Wednesday, January 8, 2014
SEIZE THE KITCHEN!
It's time consuming putting together healthy meals from scratch, but there's nothing I feel is more important. If others aren't interested in eating healthy, that can't be my problem. That's my attitude. But it hasn't always been.
When I was growing up it was my parents, of course, who determined what I should eat. My mother had a basic repertoire of meals that followed the familiar pattern of a meat, a starch, and a vegetable. There were never two starches. There were never two vegetables unless you consider Birdseye mixed vegetables to be more than one vegetable. And there was just one type of meat unless it was a bar-b-que. Then there were hamburgers AND hotdogs (woot woot). My mother frowned on people who put bread on the table every night (not just on Thanksgiving) or served corn and potatoes on the same plate. Didn't they know those are both starches?
I left for college (Purdue) and was at the mercy of the dorm kitchen. That was the 70's and soy meats were being developed (yuk!) I tried to remember what my mom said about starches, but at college it's just hard not to have three in each meal.
Then marriage. My first husband loved to cook. (He loved to cook more than he loved me.) Every night he would come home and go right to work cooking us a gourmet meal. Never mind that I had already made dinner for the kids and eaten all their leftovers. But not to hurt his feelings, and because his cooking was really good, I ate everything he made.
My second husband and I ran a business together and we took turns coming in early and preparing meals for our blended family -- six kids when they were all there. We were always trying to please everyone. For years the shopping and cooking was anything but my idea...
When I was in my mid-40's we started living part-time in a house in Mexico. Everywhere there were delicious and cheap meals to be bought, so we ate our main meal of the day, and sometimes two meals, out. We didn't even own an oven, just a two burner stove that sat on the counter.
At some point in my 40's, I started to gain weight that I couldn't take off using my old stand-by methods of cutting out desserts, eating more salads, and leaving one piece of bread off my sandwiches. Then in my 50's I got pretty alarmed when I looked in the mirror and saw my mother looking back at me. My mother, who had gotten quite heavy, developed high blood pressure, diabetes, and cancer and died at age 60. Also alarming was that our youngest child was getting chubby. What the heck? So I decided I better take cooking into my own hands. A lot of what happened next is represented in this blog.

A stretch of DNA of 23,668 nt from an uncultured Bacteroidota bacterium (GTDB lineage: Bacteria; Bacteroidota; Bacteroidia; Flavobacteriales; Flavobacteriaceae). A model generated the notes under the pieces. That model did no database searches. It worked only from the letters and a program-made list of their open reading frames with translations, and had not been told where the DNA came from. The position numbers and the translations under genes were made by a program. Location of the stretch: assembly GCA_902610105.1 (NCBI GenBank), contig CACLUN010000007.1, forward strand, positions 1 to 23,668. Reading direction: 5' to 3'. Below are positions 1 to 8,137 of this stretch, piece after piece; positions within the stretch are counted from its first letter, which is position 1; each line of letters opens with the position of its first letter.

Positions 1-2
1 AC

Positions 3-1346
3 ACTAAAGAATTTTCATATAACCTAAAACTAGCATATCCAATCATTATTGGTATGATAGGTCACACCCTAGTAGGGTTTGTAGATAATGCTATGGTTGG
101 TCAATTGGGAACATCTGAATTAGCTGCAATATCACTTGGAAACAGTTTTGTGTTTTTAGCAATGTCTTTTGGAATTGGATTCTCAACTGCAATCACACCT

Since I made that decision to start cooking, I've become the kind of cook I always admired: Someone who is always thinking about the next meal, who shops often and buys fresh ingredients, someone who makes almost everything without looking at a recipe, someone who would rather eat at home than at most restaurants. Someone who is not overweight! I'm not saying I'm Alice Waters. But I aspire to be.
Aside: A couple of years ago, my oldest son was managing a fitness center. They were kicking off a new Wellness Program that began with a week-long cleanse the details of which I don't quite remember but it involved a LOT of vegetables and NO MEAT. It was part of his job to participate. All the enrollees in the program met daily to provide support to each other and ask any questions of the program leader. My son got particularly annoyed with one middle-aged woman who kept asking what type of sandwich meat could a person eat if they HAD to choose a sandwich meat. When reminded that no meats were permitted on the cleanse, she said she understood that, but what if she REALLY NEEDED TO BUY a sandwich meat, which one would be recommended...
My son said to me in frustration, "Ma, what kind of person NEEDS to buy a sandwich meat!?" At this point he was 27, living on his own, making his own healthy meals to take to work every day, and I just had to laugh. I used to be that woman -- someone trying to please her family, joining a Wellness Program but still making food decisions based on the needs/wants/demands of others (including my oldest son's).
What I'm trying to say, and what I truly believe is: to be healthy, one really needs to make personal food decisions and rule their own kitchens.
How we decide what to eat:
It's on a menu
Our mom tells us to
To stimulate our brains
To help us exercise
To help us recover from exercising
It's what everyone else is eating
It's in front of us
The government's guidelines
It's "good for you"
It's got chocolate on it
It's got chocolate in it
It's got fiber
It's in a diet book
It's in a different diet book
It's polite to take some
The kids wanted it
The spouse wanted it
It looked good on TV
It looks good in a picture
It's not filling
Our doctor told us to
Related Post: ROBBED IN THE NAME OF CONVENIENCE
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